[llvm-commits] [llvm] r150060 - in /llvm/trunk: include/llvm/IntrinsicsX86.td lib/Target/X86/X86ISelLowering.cpp lib/Target/X86/X86InstrSSE.td
baldrick at free.fr
Thu Feb 9 03:13:11 CST 2012
> Whether generic IR is a "win" isn't the primary issue here. The issue
> is that the user wrote code using intrinsics and expects that exact code
> to be in the asm. Whether or not that is the best performing code
> possible doesn't matter. It's what they want and we have to respect it.
> Our customers demand it.
> Okay. This is a different issue then, and isn't even solved by using intrinsics;
> the optimization passes are absolutely allowed to modify uses of intrinsics. We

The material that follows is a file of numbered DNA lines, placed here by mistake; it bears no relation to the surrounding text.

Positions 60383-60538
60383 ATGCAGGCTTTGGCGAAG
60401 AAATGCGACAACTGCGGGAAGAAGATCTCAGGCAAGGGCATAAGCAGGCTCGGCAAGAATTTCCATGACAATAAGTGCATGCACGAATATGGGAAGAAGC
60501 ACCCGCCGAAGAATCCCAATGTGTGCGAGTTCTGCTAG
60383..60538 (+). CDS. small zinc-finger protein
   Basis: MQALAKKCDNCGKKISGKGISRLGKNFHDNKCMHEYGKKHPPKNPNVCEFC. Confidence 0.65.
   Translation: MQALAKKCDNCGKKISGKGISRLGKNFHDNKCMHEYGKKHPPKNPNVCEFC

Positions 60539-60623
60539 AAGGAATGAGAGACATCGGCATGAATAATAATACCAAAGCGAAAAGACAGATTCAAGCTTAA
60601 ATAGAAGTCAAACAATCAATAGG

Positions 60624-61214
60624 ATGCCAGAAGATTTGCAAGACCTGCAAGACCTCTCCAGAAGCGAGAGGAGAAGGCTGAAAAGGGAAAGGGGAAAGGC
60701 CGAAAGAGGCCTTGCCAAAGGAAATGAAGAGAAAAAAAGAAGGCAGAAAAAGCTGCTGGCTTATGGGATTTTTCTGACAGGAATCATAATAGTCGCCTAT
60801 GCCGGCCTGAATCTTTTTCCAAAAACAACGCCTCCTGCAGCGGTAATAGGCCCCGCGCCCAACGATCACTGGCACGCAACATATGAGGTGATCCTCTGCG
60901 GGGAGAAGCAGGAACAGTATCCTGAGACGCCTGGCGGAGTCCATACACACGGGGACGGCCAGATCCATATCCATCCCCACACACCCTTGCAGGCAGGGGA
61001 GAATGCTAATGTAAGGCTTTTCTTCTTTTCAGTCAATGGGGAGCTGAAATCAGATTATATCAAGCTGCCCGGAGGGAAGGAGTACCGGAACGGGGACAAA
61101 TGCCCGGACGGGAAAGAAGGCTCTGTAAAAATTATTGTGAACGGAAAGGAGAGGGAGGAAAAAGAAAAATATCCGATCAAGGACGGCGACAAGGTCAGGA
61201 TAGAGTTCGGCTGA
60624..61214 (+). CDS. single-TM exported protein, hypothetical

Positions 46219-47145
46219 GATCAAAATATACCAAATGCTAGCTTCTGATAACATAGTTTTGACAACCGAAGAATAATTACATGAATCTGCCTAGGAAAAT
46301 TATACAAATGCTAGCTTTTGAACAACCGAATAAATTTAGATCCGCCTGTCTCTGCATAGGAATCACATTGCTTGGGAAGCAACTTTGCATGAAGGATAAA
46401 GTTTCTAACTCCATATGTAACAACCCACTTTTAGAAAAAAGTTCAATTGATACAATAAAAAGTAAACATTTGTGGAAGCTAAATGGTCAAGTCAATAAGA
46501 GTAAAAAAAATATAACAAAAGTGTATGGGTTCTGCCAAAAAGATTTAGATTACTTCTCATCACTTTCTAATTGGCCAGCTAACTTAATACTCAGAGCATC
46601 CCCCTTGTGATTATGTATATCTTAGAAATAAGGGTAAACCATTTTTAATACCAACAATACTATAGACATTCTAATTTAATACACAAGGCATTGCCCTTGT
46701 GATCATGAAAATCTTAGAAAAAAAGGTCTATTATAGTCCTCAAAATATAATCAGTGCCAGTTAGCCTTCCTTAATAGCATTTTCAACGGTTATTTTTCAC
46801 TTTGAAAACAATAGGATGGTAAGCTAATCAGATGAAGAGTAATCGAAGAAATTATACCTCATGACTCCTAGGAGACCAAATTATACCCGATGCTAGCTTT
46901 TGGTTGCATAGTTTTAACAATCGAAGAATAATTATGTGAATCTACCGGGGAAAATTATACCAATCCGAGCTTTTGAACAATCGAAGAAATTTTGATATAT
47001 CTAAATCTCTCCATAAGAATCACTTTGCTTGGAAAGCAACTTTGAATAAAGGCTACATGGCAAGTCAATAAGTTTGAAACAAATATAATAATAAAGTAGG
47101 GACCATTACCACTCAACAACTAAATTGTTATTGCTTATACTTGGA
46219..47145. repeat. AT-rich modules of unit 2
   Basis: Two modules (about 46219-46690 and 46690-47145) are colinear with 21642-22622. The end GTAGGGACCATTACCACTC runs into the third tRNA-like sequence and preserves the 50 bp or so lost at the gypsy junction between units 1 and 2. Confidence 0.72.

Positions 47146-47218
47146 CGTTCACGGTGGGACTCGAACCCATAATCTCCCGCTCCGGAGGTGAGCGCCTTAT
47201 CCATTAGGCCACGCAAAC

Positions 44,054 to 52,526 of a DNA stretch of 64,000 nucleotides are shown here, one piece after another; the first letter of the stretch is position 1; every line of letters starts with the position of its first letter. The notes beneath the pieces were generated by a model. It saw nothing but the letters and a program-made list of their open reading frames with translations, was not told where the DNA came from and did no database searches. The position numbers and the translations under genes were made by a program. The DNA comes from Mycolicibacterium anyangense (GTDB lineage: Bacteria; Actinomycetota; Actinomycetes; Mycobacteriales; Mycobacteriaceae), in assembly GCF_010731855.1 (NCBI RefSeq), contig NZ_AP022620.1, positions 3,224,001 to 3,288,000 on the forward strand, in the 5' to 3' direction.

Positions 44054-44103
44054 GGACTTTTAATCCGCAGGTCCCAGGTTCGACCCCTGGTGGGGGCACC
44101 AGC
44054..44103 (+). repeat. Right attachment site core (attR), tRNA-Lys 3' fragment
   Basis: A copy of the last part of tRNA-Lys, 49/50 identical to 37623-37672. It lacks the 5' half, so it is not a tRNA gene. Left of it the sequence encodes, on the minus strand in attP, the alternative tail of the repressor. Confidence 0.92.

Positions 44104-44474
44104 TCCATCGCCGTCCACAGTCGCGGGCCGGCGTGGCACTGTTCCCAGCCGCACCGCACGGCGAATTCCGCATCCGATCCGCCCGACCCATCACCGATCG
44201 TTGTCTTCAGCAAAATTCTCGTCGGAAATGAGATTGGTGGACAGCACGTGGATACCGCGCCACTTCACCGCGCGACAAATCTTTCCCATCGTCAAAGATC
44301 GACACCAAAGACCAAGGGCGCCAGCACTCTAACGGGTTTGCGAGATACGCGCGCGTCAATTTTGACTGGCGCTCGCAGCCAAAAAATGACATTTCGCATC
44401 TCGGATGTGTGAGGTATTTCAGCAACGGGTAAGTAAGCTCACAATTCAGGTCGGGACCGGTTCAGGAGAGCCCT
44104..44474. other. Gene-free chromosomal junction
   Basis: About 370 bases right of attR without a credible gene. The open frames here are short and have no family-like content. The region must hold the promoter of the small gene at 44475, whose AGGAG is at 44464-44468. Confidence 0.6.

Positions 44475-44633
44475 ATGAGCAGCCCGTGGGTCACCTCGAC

> do this in obvious cases for things like memset or ctz, but there is no reason
> the optimization passes won't optimize the llvm.x86 intrinsics too. It's rare,
> but you can see code in ValueTracking.cpp that
> will analyze Intrinsic::x86_sse42_crc32_64_8 for one example,
> ConstantFolding.cpp will fold through x86_sse_cvtss2si for another.
Yeah, this is what I was trying to get at with my "historical essay". The
compiler will transform intrinsics, and is only going to do this more and
more as time goes on. If you want a particular asm, use inline asm. Though
even that is likely to only work for a few years before people start
implementing asm level optimizations (which is sure to be done because it can
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